Apr 22, 2021 - Sarah Waldner  
13.11

GitLab 13.11 released with Kubernetes Agent and Pipeline Compliance

GitLab 13.11 released with Kubernetes Agent, Compliant Pipelines, and features for speedier pipelines - and much more!

On this Earth Day we are thinking about growth. Our customers are scaling their DevOps practices and with growth comes the need for even greater efficiencies and automated controls. The GitLab Kubernetes Agent is now available on GitLab.com to help you benefit from fast, pull-based deployments to your cluster, while GitLab.com manages the necessary server-side components of the Agent. Compliant Pipeline Configurations let you define enforceable pipelines that will run for any project assigned a corresponding compliance framework, even custom ones. We also have a host of features to improve pipeline efficiency and measurement, to provide On-call Scheduling, and even more security enhancements. These are just a few of the 50+ significant new features and improvements in this release.

Controls to help you grow safely and efficiently

Controls can keep your automation on track as you grow and scale while simplifying compliance efforts. The GitLab Kubernetes Agent is core to GitLab's Kubernetes integrations and is now available on GitLab.com. The Agent-based integration supports pull-based deployments which are preferred by security and quickly becoming a popular method for Kubernetes deployment practices. The agent also supports Network Security policy integration and alerts which enables fine-tuned RBAC controls within your clusters. Compliant Pipeline Configurations let you enforce a higher degree of separation of duties and reduce your business risks by defining enforceable pipelines that will run for any project assigned a corresponding compliance framework. At the same time, Custom Compliance Framework Labels allow you to use your own requirements beyond the usual ones like PCI, HIPPA and such. The new Admin Mode increases security and control of your GitLab instance by requiring admin users to reverify their credentials before running administrative commands. Audit reports are easier now too with a new export feature in your self-managed GitLab instance to see, all in one place, what groups, subgroups, and projects users have access to.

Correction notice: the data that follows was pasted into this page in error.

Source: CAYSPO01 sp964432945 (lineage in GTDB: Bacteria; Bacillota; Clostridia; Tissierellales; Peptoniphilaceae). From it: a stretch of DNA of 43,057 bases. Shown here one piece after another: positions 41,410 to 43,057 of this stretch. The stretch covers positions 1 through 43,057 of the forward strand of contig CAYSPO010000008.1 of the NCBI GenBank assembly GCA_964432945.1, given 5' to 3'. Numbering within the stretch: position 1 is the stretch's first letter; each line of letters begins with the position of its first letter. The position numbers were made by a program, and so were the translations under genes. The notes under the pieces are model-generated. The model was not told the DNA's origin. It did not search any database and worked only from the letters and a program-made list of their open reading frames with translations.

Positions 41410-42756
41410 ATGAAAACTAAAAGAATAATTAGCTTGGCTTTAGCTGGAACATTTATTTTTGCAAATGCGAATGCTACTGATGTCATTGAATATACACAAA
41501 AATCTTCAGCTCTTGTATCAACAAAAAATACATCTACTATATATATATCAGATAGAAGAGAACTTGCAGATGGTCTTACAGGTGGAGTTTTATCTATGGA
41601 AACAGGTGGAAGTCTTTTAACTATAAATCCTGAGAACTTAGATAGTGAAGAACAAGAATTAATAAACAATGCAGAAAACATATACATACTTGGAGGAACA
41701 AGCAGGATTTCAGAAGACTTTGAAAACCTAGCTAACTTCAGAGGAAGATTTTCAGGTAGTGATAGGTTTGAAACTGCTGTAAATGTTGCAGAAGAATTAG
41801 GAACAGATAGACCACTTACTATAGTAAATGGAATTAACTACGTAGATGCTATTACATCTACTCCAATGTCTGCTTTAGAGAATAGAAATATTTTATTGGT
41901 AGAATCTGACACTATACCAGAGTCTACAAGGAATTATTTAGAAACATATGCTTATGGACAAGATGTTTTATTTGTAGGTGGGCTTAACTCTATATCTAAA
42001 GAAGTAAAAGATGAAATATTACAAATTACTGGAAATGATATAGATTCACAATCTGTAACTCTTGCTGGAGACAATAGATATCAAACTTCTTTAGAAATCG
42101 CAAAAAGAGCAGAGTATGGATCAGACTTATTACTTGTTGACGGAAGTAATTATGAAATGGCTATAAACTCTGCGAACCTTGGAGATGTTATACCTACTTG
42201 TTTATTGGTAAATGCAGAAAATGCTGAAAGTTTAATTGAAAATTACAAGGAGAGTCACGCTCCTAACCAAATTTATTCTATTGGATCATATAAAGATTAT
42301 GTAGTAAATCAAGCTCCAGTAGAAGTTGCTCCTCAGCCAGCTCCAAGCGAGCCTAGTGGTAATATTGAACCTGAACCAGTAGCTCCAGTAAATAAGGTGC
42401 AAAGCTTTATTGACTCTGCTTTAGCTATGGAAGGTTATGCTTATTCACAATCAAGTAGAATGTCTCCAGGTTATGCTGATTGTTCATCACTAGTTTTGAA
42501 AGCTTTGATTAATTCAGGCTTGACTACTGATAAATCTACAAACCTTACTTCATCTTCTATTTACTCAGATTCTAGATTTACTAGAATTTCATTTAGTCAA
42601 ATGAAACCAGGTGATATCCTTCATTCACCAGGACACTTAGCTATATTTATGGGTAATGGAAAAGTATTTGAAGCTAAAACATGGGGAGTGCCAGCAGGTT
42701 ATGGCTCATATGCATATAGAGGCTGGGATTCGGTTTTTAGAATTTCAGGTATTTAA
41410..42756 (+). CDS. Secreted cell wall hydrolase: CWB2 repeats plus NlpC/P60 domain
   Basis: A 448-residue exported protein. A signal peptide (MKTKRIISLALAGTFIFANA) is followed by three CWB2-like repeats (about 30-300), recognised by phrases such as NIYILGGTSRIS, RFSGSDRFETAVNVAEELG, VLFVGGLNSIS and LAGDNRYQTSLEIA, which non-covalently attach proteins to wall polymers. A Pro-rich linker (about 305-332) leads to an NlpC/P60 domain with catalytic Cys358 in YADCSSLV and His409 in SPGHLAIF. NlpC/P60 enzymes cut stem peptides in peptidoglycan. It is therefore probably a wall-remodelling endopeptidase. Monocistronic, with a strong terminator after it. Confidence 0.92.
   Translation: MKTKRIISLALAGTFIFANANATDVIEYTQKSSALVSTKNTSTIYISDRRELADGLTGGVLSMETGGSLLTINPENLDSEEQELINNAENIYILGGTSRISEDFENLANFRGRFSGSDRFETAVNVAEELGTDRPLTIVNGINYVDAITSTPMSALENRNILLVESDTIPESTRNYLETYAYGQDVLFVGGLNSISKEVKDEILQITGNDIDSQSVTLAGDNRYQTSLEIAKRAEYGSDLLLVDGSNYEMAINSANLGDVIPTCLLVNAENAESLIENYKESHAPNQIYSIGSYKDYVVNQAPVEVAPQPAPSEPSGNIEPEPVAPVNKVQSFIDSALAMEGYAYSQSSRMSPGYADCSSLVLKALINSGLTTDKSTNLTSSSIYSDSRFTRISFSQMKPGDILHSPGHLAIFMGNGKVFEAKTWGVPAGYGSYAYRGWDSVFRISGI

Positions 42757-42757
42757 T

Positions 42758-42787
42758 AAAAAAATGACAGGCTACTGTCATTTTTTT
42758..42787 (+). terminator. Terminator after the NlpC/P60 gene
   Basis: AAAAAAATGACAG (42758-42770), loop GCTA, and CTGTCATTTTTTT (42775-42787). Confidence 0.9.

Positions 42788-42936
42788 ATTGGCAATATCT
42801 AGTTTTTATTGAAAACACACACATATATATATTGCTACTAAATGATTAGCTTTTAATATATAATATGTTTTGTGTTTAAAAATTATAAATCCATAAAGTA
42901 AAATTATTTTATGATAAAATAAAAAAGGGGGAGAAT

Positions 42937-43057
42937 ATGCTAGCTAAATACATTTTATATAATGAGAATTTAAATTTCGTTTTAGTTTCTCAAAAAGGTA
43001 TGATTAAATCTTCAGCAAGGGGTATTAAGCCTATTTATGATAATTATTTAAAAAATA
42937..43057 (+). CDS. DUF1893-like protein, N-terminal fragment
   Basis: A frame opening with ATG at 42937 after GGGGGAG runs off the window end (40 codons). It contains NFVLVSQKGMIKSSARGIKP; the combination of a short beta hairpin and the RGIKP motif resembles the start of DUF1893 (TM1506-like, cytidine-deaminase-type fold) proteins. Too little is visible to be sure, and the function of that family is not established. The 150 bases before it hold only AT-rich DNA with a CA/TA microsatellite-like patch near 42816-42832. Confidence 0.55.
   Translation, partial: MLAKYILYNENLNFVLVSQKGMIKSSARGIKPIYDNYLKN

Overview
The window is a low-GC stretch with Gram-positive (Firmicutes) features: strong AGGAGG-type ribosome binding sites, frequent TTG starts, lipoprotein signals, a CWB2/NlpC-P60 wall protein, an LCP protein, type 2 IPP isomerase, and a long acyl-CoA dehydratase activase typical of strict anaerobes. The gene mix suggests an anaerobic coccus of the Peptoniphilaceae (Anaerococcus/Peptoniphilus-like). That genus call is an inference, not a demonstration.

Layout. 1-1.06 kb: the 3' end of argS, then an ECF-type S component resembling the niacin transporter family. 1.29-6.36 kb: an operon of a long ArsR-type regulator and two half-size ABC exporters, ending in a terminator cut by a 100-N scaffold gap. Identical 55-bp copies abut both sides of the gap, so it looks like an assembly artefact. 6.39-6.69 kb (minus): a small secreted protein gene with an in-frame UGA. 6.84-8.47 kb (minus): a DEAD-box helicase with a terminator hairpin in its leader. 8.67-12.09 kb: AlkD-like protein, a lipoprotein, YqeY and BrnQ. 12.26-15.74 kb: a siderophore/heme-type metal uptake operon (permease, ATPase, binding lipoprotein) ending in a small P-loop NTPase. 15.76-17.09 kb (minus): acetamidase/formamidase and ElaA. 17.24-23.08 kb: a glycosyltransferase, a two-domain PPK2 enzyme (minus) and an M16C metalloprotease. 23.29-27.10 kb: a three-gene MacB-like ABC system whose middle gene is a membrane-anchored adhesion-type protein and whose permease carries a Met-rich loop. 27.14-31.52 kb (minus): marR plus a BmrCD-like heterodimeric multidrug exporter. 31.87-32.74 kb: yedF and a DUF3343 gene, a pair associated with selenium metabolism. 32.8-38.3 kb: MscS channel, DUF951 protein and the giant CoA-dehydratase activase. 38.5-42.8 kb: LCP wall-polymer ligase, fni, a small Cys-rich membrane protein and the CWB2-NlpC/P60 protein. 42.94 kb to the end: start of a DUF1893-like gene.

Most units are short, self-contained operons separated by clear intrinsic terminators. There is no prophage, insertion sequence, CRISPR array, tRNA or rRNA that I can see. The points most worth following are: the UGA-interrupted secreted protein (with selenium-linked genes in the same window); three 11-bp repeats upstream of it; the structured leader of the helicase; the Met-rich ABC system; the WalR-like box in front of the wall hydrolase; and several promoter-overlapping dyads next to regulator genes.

Speedier pipelines

“Speedy, reliable pipelines” is one of our core product themes, and we’ve delivered on that promise this month with a host of pipeline improvements.

The Pipeline Editor helps you get to work even faster and stay more productive once you begin. The new Empty State enhancement will allow new users to begin working with the pipeline editor on a new, blank pipeline file without having to create a config file first. The ability to configure multiple cache keys in a single job will help you increase your pipeline performance and you can measure these improvements from the CI/CD dashboard, where a new DORA 4 graph will show lead time for changes via time for code to be committed and deployed to production. As a related note, metrics on DevOps Adoption are now available at the group level allowing users to understand how GitLab's DevOps capabilities are being adopted.